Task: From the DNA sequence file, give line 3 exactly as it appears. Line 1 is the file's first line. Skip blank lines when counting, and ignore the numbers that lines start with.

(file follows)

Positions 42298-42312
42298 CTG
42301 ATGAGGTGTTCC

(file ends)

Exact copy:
42301 ATGAGGTGTTCC